Induced defenses as signals to natural enemies

Volatiles released by damaged plants after insect feeding tend to increase the efficiency of natural enemies and plants producing such alarm responses attract more parasitoids and predators13. Being detectable these natural enemies learn to associate the volatiles with the prey. Induced defences increase emission of plant volatiles greatly and being diverse in chemical composition, the nature of their blends tends to be complex, changing with increasing induction. A whole suite of chemicals are released by damaged Brassica oleracea such as isothiocyanates, which are hydrolysis products of glucosinolates, undamaged plants emitting them in smaller amounts as also several terpenoids14.

Intraspecific host plant variation that influences parasitoid success has been evident in both agricultural and natural systems and varietal differences in crop plants are known to influence parasitoid preference due to change in the nature of volatiles so that the role of plant phenotypic variation becomes important in the behavioural diversity of parasitoids. It is this intricate interaction between plants and natural enemies such as parasitoids that acts as a driving force leading to the production of adequate signals affecting the behaviour of natural enemies in a positive way. The parasitoids make use of these volatiles to identify the vicinity of host-infested plants, in particular the orientation of the larval parasitoids to the frass of host larvae, since they are in a position to identify the damaged plants from a distance15–17. Foraging parasitoids like Microplitis croceipes would be exposed to a wide range of volatile blends both from host plant and insect complexes in its environment. Learning by parasitoids enables behavioural variability, recognizing the odour of hosts as well as their exact site and environment. On the basis of information acquired immediately upon emergence from host puparium and during the first oviposition, they learn more in accordance with odours acquired by the host18.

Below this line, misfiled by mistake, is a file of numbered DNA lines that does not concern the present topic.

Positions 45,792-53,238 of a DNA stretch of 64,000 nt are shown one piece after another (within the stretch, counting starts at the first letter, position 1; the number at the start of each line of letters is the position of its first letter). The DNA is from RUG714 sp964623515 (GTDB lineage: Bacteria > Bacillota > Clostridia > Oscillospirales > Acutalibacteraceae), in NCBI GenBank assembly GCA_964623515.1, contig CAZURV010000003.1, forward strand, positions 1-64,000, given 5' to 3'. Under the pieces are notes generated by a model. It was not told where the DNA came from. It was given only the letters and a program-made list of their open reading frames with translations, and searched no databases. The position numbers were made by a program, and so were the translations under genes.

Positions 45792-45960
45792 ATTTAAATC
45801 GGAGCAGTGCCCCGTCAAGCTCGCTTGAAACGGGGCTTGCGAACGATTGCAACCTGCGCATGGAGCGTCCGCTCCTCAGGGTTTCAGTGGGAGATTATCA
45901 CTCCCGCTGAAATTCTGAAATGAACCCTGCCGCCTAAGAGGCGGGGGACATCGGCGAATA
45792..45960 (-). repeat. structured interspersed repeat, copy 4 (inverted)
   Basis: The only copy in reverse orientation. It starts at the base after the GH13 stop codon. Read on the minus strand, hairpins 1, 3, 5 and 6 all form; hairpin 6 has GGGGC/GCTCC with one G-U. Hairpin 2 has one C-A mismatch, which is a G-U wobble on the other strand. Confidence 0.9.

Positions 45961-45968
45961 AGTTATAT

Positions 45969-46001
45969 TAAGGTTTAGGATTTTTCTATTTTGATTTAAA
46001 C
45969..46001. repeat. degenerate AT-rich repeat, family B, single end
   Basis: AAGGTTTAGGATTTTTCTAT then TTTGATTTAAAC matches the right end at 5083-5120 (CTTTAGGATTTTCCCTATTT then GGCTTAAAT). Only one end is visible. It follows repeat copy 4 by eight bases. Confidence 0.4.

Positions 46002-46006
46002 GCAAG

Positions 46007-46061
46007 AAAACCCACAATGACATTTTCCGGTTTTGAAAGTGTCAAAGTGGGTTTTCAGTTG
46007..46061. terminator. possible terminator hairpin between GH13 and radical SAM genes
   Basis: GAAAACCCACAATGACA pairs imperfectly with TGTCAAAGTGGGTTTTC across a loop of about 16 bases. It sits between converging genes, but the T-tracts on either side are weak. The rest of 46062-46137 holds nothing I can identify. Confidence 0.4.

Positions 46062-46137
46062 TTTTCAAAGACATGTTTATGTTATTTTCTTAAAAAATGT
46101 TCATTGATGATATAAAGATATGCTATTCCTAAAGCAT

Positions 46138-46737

Divergent views exist regarding the role of induced defenses on herbivores, providing reliable signals to natural enemies indicating the presence of host insects. The view that plant volatiles have evolved to serve tritrophic communication is supported by evidence that release of green leaf volatiles increased after insect herbivore attack with many parasitoids and predators being attracted to the damaged host. Localized induction tends to increase the activity of phytophagous insects within the plant19 enabling easy detection by natural enemies. Induction of allelochemicals may prolong development of host insect larvae making them more susceptible to the natural enemies or as in many cases allelochemicals may simultaneously reduce growth and attract more natural enemies20. Indirect effects of induced chemicals relate to their ability to prolong development of insect larvae, enhancing the possibility of natural enemy attraction20. Constitutive variation in phytochemistry as well as induced responses in plants after insect attack form the basis for phytochemical involvement with the third trophic level21– 25.

 

Behavioural diversity